That first chapter of Ephesians doesn’t give you time to get settled in at all. A brief introduction and then an explosion of praise.
Just reading this first chapter makes a mockery of some people’s response to the invitation of praise resulting in merely parroting the phrase ‘Praise God’ or the lovely foreign version ‘Hallelujah’. Paul gives a great example of what it is to praise.
- Praise God for His Son
- Praise God for the fact that we are richly spiritually blessed through the Son
- Praise God for adoption into His family through His Son
- Praise God that all this is deliberately designed for His glory.
- Praise God for redemption and forgiveness through His Son
- Praise God for the mysteries being revealed by His Son through His people
- Praise God for His eternal purposes being revealed and fulfilled bringing everything to unity through the Son
- Praise God for the working out of His will through some to many more all in accomplishing His plan.
TThis is no little praise. This is a big up praise for some massive things God has made possible through His Son to us His adopted children for His glory in fulfilling His eternal purposes. This is not just thanks for salvation or provision, important though those things are. This is not a praise for healing, signs and wonders, grateful though we should be for that. This is a praise moment taken because our glorious Father has done glorious things through His glorious Son to His praise forever.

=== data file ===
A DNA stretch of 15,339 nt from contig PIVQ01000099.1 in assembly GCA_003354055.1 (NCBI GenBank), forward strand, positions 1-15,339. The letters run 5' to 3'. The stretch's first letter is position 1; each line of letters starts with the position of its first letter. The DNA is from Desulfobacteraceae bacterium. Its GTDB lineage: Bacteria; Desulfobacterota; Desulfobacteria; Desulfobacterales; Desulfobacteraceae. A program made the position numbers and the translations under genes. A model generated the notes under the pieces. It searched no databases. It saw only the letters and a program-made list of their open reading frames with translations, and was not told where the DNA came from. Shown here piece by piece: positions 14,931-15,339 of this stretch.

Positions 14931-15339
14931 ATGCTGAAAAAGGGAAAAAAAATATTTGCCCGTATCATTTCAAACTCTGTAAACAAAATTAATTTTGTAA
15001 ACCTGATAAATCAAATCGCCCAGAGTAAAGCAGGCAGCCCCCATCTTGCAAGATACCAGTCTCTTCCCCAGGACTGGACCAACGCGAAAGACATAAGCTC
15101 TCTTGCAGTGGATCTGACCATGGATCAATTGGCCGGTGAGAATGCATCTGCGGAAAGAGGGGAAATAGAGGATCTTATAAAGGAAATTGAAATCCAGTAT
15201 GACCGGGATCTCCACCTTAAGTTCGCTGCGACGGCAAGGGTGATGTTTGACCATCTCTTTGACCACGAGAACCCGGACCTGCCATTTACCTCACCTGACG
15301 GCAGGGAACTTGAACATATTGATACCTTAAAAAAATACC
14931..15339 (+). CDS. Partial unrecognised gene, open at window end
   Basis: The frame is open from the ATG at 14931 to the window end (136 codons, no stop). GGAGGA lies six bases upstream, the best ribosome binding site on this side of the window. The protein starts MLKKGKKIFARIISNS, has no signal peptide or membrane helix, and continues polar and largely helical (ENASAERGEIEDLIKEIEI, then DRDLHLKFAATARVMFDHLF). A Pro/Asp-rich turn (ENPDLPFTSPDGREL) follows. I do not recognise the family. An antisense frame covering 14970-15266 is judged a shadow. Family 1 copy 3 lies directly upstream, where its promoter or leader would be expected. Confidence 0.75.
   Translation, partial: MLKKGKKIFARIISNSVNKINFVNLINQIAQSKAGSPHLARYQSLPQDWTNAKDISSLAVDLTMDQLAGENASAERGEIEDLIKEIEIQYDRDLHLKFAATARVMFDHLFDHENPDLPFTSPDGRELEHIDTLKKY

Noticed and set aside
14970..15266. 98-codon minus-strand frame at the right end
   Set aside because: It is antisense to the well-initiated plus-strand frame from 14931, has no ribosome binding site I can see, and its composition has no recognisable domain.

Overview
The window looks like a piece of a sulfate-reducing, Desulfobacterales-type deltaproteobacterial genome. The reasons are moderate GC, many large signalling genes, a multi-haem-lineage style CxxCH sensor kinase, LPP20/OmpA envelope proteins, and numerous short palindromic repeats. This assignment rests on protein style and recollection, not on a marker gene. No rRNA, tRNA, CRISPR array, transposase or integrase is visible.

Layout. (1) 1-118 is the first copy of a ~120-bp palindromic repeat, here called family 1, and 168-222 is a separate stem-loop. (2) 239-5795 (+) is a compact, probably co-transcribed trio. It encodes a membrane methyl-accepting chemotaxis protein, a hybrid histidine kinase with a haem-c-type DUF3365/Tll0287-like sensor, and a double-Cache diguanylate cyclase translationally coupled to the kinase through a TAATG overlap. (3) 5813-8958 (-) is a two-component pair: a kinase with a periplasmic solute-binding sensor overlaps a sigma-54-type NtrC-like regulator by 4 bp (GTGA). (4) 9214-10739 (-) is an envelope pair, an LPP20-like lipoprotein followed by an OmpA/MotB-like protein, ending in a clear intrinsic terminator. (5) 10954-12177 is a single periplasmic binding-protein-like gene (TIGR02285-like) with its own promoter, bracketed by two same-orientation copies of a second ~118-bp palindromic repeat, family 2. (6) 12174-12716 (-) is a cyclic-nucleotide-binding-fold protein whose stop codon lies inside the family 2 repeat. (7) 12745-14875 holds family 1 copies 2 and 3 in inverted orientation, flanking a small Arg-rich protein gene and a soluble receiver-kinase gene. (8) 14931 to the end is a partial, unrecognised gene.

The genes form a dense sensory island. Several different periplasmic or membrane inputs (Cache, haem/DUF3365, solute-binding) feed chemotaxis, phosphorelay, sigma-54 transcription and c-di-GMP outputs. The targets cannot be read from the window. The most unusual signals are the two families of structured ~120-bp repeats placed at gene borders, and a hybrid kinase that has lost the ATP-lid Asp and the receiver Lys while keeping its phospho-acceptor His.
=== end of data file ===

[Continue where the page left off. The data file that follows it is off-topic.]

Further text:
No wonder that leads to a prayer from Paul. Before getting into that prayer it’s worth noticing how prayer is built on praise. Not just local praise, not private history praise, not even global praise – this is divine eternal praise for the glorious greatness revealed by the Son for the praise of the Father.
That’s quite some praise to appreciate. That’s quite some praise to put everything else into perspective.
For His Name’s Sake
C. L. J. Dryden